Yeh! My kid was playing Worms online when he was 8 or so.

Boy did he learn some new words!

Re:reading (1)

kronnek (982486) | more than 6 years ago | (#21552507)

If she encounters something she can't read, read it for her, or you can sit next to her as she plays the game.
There is the crux of the situation. Both my sister and I were both earlier readers compared to other children and this is where the DS is a problem. You have to spend time with your children reading and sounding out word parts with them. Parents have to make time to read with their children, everyday. If you give your child the DS and they start learning words just by memorization to get through whatever level, a la hooked on phonics, they will suffer later in life with reading comprehension. Books are cheaper or free in some cases. Plus, you don't have to buy batteries for them. :)

Re:reading (0)

Anonymous Coward | more than 6 years ago | (#21552719)

Books are cheaper or free in some cases. Plus, you don't have to buy batteries for them. :)

The DS has a built-in rechargeable battery, so that's not a very compelling argument compared to your other points :-)

Re:reading (1)

homerjaythompson (617593) | more than 6 years ago | (#21553281)

It is an excellent opportunity to learn to read ! I learned reading and speaking english (i'm french native speaking) by playing Final Fantasy 1 on nes !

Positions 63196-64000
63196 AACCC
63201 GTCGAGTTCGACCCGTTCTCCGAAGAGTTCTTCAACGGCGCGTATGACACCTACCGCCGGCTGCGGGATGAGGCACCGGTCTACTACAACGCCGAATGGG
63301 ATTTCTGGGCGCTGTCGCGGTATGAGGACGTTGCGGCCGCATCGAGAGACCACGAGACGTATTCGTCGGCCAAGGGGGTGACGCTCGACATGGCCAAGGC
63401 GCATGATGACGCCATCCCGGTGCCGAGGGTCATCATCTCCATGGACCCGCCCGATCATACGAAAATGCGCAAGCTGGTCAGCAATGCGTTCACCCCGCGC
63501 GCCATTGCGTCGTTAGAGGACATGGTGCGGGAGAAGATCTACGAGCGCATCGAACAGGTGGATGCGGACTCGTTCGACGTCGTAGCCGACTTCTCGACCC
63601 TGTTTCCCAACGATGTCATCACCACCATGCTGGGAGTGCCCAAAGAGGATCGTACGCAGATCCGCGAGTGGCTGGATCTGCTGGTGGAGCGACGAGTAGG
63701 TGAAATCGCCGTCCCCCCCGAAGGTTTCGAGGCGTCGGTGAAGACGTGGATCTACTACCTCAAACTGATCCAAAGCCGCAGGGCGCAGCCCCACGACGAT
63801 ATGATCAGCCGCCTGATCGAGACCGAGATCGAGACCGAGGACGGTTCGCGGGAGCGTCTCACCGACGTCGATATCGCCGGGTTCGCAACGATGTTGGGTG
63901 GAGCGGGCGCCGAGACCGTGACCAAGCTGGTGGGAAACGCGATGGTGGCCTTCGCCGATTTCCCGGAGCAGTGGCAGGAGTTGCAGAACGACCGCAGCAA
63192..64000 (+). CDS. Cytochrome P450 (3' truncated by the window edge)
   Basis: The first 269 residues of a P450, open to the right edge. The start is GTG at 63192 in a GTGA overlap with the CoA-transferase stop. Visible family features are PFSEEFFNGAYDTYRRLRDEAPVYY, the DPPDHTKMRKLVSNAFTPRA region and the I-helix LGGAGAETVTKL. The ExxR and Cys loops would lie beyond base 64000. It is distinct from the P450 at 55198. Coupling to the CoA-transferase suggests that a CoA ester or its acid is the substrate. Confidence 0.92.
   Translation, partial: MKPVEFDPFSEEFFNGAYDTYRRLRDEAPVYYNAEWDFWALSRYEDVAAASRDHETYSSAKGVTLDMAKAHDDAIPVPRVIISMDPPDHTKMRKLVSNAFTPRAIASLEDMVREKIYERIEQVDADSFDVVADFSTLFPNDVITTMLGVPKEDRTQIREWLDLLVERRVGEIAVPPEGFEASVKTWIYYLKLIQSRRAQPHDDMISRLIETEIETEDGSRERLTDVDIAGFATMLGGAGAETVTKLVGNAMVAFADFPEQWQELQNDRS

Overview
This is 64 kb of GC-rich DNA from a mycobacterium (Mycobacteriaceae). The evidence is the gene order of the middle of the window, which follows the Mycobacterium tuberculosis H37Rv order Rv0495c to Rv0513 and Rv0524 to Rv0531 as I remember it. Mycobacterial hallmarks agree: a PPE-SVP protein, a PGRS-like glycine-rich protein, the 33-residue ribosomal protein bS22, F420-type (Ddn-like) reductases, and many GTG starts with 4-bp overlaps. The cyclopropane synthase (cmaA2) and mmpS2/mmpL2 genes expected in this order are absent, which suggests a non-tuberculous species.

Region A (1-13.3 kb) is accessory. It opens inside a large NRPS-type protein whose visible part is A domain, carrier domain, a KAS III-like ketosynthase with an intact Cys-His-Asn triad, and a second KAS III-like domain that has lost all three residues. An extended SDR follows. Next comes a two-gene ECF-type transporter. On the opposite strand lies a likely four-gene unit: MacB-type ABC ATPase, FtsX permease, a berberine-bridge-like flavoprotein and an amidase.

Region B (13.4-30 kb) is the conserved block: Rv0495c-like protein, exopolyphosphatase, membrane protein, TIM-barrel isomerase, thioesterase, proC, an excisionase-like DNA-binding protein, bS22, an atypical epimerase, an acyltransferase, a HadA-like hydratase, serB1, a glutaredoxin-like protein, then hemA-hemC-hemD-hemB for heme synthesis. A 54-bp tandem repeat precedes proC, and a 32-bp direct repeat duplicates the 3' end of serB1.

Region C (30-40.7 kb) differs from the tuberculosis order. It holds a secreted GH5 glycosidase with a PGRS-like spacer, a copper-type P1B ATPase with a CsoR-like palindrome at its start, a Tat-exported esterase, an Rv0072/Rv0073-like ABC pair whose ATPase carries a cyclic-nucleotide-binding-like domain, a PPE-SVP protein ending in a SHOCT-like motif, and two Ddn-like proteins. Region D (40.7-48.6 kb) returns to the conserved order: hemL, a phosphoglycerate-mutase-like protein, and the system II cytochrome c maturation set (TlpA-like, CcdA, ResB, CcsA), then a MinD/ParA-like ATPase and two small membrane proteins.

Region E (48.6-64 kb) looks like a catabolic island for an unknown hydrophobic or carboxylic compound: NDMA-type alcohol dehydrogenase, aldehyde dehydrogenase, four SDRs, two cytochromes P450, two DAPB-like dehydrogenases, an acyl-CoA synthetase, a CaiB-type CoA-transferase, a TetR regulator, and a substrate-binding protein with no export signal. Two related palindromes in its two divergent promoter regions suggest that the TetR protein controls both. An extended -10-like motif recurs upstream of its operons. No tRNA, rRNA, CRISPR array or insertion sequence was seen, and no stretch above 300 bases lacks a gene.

Wouldn't it be creepy? Sure it would.. (1, Insightful)

Anonymous Coward | more than 6 years ago | (#21552131)

Wouldn't it be creepy if the kid had a really good brain age?

If she is six and cannot read then I doubt it....

Age 6? (3, Insightful)

Anonymous Coward | more than 6 years ago | (#21552151)

Umm, I have a few friends with a 2-1/2 and 3 year olds. They're already starting to teach their kids to read. You may want to focus on that instead of giving her games. Buy her some books. Let her play the DS after spending 30-60 minutes of time a day working on reading.

Not a parent? I can tell. (0)

Anonymous Coward | more than 6 years ago | (#21552531)

FYI. Not every kid is the same.

Re:Not a parent? I can tell. (0)

Anonymous Coward | more than 6 years ago | (#21552775)

Not a parent? I can tell.

Considering I almost say as much right up front, your reading comprehension and deduction skills are simply ASTOUNDING!